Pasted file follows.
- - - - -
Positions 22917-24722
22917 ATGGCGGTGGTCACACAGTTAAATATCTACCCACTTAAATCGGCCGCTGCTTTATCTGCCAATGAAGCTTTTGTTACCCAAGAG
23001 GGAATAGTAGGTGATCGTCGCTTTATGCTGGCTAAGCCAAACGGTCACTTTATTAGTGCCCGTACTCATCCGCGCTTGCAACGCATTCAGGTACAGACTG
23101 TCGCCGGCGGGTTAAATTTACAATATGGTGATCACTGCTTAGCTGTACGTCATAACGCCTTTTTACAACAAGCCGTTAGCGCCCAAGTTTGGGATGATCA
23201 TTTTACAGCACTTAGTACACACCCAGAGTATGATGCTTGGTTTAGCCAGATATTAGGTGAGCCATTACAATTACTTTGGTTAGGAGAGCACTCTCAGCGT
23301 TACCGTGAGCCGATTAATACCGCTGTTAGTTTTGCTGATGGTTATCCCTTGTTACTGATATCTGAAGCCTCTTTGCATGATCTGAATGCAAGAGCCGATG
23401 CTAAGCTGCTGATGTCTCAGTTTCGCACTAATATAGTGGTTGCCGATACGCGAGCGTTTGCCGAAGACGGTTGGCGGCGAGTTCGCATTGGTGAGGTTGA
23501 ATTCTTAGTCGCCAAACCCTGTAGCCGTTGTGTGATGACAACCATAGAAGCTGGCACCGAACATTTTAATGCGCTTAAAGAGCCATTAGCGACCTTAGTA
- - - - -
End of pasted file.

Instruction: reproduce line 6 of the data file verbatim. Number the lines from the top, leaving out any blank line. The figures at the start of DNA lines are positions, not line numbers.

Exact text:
23301 TACCGTGAGCCGATTAATACCGCTGTTAGTTTTGCTGATGGTTATCCCTTGTTACTGATATCTGAAGCCTCTTTGCATGATCTGAATGCAAGAGCCGATG